Learn more about Teaching Climate Literacy and Energy Awareness»
See how this Simulation/Interactive supports the Next Generation Science Standards»
Middle School: 2 Disciplinary Core Ideas, 5 Cross Cutting Concepts, 7 Science and Engineering Practices
High School: 1 Performance Expectation, 3 Disciplinary Core Ideas, 10 Cross Cutting Concepts, 4 Science and Engineering Practices
About Teaching Climate Literacy
Other materials addressing 5c
Other materials addressing 6b
7.3 Environmental quality.
4.1 Humans transfer and transform energy.
6.3 Demand for energy is increasing.
2.6 Greenhouse gases affect energy flow.
Notes From Our Reviewers
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Teaching Tips | Science | Pedagogy |
- Educators will have to provide students with enough background material to help them create interesting scenarios.
- Encourage students to run a set of scenarios that allows them to compare the results of different policy options.
- Suggest reading the Briefing, Introduction, and FAQ (https://www.climateinteractive.org/tools/c-learn/frequently-asked-questions/) sections and decide the concepts you want the learners to emphasize.
- Instructors should spend some time playing with the simulator before using it in class.
- For high-school learners, more scaffolding would be needed.
About the Science
- Students are able to change the fossil fuel emissions of CO2, measured in gigatons (billions of tons) of CO2 per year, from the three regional country groups (i.e., developed, developing A, developing B ) as a percentage of Reference Year emissions reached by 2050.
- The reference scenario used here is based on the IPCC scenario know as A1F1.
- There is a thorough technical reference (including data sources from IPCC AR4) for C-ROADS at https://www.climateinteractive.org/tools/c-roads/technical/.
- For information on the assumptions in the C-Learn simulation, review the technical information on C-ROADS (of which C-Learn is a derivative – the carbon cycle, forests, and climate sectors are identical).
- Comments from expert scientist: The creators of this activity have successfully produced a tool that an intelligent stakeholder could use to make an informed decision.
About the Pedagogy
- One of a suite of visualizations from C-Learn, this interactive can help augment research or discussions about the challenges and opportunities relating to reducing CO2 concentrations in the atmosphere.
- C-Learn allows students to run their own scenarios and examine the results. Although there are only a small number of variables that can be changed in any scenario, the number of permutations provides a wide range of policy options to explore.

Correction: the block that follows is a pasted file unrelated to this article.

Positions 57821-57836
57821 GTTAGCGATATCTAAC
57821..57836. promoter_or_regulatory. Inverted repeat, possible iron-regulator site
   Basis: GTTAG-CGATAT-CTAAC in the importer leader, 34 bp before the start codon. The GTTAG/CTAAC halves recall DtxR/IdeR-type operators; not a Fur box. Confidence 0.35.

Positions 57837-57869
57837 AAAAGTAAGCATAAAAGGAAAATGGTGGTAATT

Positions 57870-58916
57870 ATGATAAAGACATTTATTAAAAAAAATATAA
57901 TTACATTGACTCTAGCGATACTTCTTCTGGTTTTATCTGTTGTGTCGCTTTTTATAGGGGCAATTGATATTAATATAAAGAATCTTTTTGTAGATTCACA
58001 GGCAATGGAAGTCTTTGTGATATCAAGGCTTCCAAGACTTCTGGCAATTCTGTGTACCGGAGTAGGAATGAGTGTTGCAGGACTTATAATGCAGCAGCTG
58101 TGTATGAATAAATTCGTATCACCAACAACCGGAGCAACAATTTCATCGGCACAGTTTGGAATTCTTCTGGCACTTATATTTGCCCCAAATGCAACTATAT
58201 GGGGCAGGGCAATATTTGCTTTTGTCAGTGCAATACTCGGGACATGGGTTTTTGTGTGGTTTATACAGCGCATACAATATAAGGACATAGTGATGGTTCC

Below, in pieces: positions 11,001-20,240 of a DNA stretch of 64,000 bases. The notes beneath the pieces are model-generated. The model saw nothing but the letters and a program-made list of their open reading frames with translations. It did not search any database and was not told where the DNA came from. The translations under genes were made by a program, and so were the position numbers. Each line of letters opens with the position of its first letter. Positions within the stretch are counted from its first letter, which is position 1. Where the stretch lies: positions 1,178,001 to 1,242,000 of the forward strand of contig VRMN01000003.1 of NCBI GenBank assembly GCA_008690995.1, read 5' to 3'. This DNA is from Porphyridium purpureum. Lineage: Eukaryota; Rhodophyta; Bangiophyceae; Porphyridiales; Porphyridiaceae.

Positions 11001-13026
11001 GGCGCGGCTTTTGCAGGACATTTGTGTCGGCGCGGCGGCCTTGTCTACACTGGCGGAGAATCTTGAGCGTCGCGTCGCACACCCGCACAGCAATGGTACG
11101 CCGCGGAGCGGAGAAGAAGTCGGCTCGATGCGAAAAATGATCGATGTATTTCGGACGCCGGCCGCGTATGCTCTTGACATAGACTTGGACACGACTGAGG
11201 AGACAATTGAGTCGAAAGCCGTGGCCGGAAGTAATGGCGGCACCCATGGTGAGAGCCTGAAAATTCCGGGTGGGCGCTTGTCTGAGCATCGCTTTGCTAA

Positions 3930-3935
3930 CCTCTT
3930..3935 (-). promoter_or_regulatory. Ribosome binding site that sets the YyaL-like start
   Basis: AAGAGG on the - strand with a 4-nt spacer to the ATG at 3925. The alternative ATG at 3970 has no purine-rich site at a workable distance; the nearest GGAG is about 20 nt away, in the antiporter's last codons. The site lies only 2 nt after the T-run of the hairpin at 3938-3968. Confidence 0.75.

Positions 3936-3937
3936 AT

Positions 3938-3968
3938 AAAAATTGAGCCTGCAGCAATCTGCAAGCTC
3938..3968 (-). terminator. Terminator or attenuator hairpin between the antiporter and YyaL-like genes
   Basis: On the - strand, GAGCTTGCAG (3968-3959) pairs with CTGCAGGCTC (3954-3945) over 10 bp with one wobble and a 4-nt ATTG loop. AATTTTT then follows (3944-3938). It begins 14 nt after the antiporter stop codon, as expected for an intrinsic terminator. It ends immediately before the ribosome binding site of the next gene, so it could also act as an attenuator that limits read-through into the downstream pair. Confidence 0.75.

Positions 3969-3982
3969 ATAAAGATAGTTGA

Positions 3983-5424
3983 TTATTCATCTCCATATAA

- There is an extensive set of instructions at https://www.climateinteractive.org/tools/c-learn/instructions/. There are popups to explain key words and concepts.
- A fuller understanding entails looking at the assumptions and data embedded in the C-ROADS simulator.
- This resource engages students in using scientific data.
See other data-rich activities
Technical Details/Ease of Use
- Login required, but you don't need to create an account or pay anything. Simply type the login code that appears on the screen.
- Easy to use and simple.
Related URLs These related sites were noted by our reviewers but have not been reviewed by CLEANClimate Interactive: http://www.climateinteractive.org/
Next Generation Science Standards See how this Simulation/Interactive supports:
Disciplinary Core Ideas: 2
MS-ESS3.D1:Human activities, such as the release of greenhouse gases from burning fossil fuels, are major factors in the current rise in Earth’s mean surface temperature (global warming). Reducing the level of climate change and reducing human vulnerability to whatever climate changes do occur depend on the understanding of climate science, engineering capabilities, and other kinds of knowledge, such as understanding of human behavior and on applying that knowledge wisely in decisions and activities.
MS-LS4.D1:Changes in biodiversity can influence humans’ resources, such as food, energy, and medicines, as well as ecosystem services that humans rely on—for example, water purification and recycling.
Cross Cutting Concepts: 5
MS-C2.2:Cause and effect relationships may be used to predict phenomena in natural or designed systems.
MS-C4.2: Models can be used to represent systems and their interactions—such as inputs, processes and outputs—and energy, matter, and information flows within systems.